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When allowances are taxed twice

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  • When allowances are taxed twice

    I am an employee of a company to which I am a contractor for the Federal government.
    I work at an hourly rate.
    I am paid for my overtime and federal holidays if i take the time off.
    Along with my normal paycheck, I am provided a "vehicle allowance" for using my personal vehicle for work. This "allowance" is to cover out of pocket expenses for fuel, insurance, maintainence, etc,
    My employer is paid this "allowance" by the Federal Gov.
    My employer does not pay this to me directly, but takes a cut of the allowance, then add this allowance to my earned income. ,,,yup... i pay earned income tax on top of all the other taxes i would pay for fuel, insurance, maintainence...

    Some other people I work with are also contractors for the Fed, however the are employed by a different company. Their company does NOT add the vehicle allowance to their earned income, but issue them a separate check for vehicle allowance.

    Somewhere I feel I'm getting screwed. When i brought this up to the liason who works between my company and the Fed, I was told my company has all the paperwork to prove the employer is doing the right and legal thing by adding this allowance into my earned income.

    Can someone please tell me what is correct here and provide me links to copy of labor and payroll laws that would show me that me paying taxes on money paid which I have already paid taxes on is legal?

    Help please!

  • #2
    "Allowances", like any other form of compensation, are taxable unless they meet certain criteria. It's very likely that it's the other employer that is wrong.

    I'm assuming it's a flat amount per month for which you don't have to provide an accounting of how you spend it, nor refund anything you don't spend; is this correct?

    If so, the allowance does not qualify as an "accountable plan" and therefore is reportable as income and subject to all payroll withholding.

    http://www.irs.gov/publications/p463/ch06.html

    This is no different than having taxes withheld on your regular salary, then paying sales tax when you buy a washing machine.
    Pattymd
    Senior Member
    Last edited by Pattymd; 06-09-2008, 05:44 PM.
    I don't respond to Private Messages unless the moderator specifically refers you to me for that purpose. Thank you.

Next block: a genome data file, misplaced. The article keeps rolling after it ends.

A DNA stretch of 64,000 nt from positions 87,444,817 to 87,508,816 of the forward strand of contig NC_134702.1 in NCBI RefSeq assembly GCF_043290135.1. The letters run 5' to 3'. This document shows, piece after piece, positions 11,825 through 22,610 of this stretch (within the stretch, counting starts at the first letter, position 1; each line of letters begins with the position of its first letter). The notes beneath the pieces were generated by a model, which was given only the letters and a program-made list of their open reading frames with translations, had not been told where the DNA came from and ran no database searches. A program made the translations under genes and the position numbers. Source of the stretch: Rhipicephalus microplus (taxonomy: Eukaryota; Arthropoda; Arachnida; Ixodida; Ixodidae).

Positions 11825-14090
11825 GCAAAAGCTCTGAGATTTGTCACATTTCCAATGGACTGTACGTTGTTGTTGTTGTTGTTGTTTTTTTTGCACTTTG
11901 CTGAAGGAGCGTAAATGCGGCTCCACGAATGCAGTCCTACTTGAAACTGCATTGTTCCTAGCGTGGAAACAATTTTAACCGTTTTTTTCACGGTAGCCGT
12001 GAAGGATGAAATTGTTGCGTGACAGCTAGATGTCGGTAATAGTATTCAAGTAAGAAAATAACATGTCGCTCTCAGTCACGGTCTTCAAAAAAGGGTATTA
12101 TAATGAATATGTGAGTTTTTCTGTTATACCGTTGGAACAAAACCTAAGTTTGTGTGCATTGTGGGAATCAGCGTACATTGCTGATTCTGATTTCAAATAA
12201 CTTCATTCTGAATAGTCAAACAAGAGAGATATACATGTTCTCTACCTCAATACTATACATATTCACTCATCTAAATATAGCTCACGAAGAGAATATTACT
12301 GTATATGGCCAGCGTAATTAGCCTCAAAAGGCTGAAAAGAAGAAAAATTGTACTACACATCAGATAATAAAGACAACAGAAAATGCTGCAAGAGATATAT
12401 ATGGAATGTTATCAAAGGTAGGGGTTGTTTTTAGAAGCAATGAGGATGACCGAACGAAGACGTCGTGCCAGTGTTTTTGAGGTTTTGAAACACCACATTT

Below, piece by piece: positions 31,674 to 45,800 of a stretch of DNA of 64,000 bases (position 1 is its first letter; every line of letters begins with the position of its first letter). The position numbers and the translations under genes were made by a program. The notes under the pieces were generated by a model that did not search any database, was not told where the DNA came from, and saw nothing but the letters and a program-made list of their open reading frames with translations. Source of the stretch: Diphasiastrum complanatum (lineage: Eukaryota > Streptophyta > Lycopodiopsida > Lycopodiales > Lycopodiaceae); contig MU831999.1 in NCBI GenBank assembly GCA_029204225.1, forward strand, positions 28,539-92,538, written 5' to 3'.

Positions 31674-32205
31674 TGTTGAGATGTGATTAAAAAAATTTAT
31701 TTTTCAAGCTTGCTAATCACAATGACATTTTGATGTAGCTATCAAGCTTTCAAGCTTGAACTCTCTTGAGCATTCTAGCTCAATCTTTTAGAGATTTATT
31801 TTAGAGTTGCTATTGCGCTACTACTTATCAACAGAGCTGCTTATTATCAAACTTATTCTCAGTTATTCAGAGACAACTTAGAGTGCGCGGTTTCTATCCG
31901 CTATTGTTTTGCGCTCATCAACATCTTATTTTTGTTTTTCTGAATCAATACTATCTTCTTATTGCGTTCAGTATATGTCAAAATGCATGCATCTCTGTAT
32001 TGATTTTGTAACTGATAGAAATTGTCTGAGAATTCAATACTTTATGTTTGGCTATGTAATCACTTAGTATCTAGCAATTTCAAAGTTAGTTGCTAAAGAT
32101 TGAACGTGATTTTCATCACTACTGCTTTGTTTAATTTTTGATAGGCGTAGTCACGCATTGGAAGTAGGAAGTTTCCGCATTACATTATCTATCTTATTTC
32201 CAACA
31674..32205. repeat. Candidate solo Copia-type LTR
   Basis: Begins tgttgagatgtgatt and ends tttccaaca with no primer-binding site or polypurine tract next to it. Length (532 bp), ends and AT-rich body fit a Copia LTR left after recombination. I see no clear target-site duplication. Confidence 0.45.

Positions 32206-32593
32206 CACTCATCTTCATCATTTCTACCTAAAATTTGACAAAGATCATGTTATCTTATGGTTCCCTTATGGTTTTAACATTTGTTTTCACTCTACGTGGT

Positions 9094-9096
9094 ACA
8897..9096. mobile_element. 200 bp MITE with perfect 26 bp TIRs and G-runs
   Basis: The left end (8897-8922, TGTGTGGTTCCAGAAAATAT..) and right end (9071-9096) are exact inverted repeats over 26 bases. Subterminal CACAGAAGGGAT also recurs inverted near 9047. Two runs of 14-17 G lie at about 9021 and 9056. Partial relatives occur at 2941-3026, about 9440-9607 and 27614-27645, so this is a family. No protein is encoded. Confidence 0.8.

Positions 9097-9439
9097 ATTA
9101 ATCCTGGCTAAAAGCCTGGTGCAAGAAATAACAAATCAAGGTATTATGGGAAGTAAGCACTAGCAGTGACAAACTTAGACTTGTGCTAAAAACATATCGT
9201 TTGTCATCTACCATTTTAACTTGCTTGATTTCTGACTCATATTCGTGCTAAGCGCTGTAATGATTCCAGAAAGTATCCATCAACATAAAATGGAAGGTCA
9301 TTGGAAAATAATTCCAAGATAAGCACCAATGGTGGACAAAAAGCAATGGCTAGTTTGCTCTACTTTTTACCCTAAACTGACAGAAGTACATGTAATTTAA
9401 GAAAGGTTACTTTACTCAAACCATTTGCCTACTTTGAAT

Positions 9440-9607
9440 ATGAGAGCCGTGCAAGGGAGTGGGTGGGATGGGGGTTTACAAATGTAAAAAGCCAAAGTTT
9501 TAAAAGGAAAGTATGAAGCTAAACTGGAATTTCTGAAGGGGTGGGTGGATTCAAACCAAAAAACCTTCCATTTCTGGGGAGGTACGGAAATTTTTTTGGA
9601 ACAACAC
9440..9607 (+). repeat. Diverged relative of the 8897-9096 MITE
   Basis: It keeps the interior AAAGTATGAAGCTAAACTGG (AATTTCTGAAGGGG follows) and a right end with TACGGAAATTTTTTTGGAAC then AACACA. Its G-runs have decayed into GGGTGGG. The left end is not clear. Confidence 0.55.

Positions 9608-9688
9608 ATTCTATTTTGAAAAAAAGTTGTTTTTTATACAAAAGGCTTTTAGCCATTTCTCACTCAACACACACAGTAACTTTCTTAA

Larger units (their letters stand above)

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    • #3
      close...

      It is not a flat rate per month.
      It's paid on a daily rate, then taxed.


      Hypothetical Example:
      I work for $5.00 per hour gt 40 hours per week.
      I work 10 hour over time. 4 hours on Saturday, 6 hours on Sunday.
      My pay before taxes is: $275.00
      In addition to this, I receive $2.00 per day to drive and use my personal vehicle for work, and during work, as part of my job. $2.00 x 7 days. This $2.00 was suppose to cover my expenses for using my personal vehicle at and during and for working purposes. One step further.... it is required I have an off road vehicle to maintain the position I hold. [more fueld, higher insurance, and much more maintainence than just driving on the streets...
      I pay for fuel, maintaining, insurance but do not have to provide receipts.

      So.. $289.00 is taxed as earned income??????

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      • #4
        Same difference.

        Yes, that is correct, it is taxable income. Did you read any of the link I provided, especially the section titled "unaccountable plans"?

        Now, if you can show that the amount you spend related to the business use of your vehicle is more than this allowance (and that's receipts, and the incremental cost, likely based on miles for business vs. total miles driven), then you may be able to deduct the difference as a unreimbursed business expense. See a tax preparer for the records you must keep.
        I don't respond to Private Messages unless the moderator specifically refers you to me for that purpose. Thank you.

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        • #5
          Thanks so much for your help!

          Comment

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